The past week has been a wonderful blur of sleeping late, piddling in the yard, and fictional books that have nothing to do with teaching. It was the first full week off for summer vacation, and I reveled in it, to the point that when asked by a friend to discuss an educational topic towards the end of the week, I found that I didn’t have the “education-ese” ready at the tip of my tongue. My brain had taken a much-needed rest and had promptly forgotten so much of what I’d worked on for the past 200 days.
Sylvia Ashton-Warner, in her book “Teacher”, talks about arranging her day with the Maori children of New Zealand as an alternation between “breathing in” and “breathing out”. She felt that kids need to balance taking in new information with their creative impulses to produce something, and so she layered her day with, for instance, whole-group big book reading followed by independent writing time, then singing songs and reciting rhymes as a whole group followed by small group projects. This approach gives kids a chance to process and apply all the new information they hear during the day. It’s why a pure lecture method doesn’t work, even for adults.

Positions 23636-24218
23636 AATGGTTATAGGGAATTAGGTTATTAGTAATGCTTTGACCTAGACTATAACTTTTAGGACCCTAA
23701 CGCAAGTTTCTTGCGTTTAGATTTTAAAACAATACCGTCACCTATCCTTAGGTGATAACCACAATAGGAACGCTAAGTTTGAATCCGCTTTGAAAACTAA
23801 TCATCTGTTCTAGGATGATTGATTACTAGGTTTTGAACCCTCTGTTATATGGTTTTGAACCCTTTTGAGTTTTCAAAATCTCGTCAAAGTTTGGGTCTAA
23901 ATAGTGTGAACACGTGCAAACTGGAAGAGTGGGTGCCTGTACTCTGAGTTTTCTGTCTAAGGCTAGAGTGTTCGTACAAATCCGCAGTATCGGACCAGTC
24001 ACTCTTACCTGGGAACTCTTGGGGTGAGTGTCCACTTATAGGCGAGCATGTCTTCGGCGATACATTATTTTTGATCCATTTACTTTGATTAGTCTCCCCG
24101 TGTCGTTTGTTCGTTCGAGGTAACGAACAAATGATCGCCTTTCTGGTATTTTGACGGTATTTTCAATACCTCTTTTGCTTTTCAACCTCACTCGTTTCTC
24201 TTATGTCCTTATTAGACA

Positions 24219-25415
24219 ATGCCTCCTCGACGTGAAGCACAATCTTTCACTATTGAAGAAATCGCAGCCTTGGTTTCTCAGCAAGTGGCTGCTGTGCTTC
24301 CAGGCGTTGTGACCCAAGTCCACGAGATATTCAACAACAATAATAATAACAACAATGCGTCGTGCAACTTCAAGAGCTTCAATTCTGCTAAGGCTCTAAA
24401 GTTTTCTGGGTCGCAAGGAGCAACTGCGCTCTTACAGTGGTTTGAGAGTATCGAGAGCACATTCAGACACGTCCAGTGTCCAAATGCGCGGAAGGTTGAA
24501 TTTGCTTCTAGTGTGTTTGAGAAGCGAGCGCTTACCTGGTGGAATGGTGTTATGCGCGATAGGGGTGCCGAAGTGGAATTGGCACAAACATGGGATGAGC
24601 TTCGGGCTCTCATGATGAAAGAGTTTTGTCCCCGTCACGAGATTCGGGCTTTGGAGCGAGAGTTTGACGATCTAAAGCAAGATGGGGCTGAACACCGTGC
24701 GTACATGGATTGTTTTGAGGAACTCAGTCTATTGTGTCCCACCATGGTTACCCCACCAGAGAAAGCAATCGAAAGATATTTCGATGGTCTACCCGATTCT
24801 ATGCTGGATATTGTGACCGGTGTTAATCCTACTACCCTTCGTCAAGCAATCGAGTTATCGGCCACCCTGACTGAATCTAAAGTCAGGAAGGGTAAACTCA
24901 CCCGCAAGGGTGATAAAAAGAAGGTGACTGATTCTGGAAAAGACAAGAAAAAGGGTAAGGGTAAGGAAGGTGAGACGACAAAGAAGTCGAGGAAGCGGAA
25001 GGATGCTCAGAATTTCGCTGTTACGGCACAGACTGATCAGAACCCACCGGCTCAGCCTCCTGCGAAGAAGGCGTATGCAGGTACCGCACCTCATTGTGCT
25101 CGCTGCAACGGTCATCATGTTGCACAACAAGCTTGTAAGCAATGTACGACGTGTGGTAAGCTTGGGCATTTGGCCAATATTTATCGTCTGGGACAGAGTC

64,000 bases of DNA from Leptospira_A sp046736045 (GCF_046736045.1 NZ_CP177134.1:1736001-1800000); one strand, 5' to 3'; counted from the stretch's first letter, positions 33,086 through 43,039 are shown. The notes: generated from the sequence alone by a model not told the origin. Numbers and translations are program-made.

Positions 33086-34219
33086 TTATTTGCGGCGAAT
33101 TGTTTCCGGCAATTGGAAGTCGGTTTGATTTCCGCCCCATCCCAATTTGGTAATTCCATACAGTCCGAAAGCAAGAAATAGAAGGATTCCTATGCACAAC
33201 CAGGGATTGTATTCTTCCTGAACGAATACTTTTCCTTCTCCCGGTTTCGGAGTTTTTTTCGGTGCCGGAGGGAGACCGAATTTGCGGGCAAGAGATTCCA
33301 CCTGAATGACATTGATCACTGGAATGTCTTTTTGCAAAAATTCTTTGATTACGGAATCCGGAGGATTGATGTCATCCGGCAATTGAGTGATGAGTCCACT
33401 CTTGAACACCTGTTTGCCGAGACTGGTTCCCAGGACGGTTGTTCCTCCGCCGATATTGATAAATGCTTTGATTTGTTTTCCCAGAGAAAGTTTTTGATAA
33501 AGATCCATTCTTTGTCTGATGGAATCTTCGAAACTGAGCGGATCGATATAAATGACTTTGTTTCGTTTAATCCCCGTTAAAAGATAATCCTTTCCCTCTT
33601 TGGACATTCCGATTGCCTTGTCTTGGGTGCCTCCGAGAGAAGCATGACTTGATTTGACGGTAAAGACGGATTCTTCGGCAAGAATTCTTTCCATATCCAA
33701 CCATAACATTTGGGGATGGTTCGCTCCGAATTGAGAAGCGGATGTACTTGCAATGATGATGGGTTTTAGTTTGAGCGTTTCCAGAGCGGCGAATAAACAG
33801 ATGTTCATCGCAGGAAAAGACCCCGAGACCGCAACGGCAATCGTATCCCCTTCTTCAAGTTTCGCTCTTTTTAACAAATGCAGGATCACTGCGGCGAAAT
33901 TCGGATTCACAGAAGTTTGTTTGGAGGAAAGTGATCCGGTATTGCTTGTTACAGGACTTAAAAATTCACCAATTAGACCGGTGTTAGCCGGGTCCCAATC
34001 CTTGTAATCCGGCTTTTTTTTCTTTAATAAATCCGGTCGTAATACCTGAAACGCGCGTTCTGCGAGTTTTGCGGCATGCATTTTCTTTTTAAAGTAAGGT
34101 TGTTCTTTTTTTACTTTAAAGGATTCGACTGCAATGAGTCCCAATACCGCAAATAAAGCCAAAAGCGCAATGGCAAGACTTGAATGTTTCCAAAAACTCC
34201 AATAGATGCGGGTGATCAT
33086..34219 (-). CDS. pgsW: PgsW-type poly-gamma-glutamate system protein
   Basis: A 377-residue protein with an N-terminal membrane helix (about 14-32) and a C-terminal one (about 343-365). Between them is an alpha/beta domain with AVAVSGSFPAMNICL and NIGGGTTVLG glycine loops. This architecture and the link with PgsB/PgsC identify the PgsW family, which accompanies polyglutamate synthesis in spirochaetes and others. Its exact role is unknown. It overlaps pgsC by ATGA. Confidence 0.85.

As a teacher and coach, I find that I need to balance my “breathing in” with my “breathing out” as well. There are only so many professional books I can read, or even so many pages of one professional book I can take in, before I must take a break and put it to use. It’s also why I am a fairly slow reader when it comes to reading professionally – I spend a great deal of time staring off into space processing what I’ve read. The time spent staring is directly proportional to the unfamiliarity or originality of the material I read. But by balancing that breathing in and out as I read, I’ve been able to process the material by applying it virtually to situations in my classroom.
There’s a rhythm to a productive life, a groove that, once we fit into it, feels just right. And sometimes what feels just right is to piddle in the yard and take a complete break from breathing at all.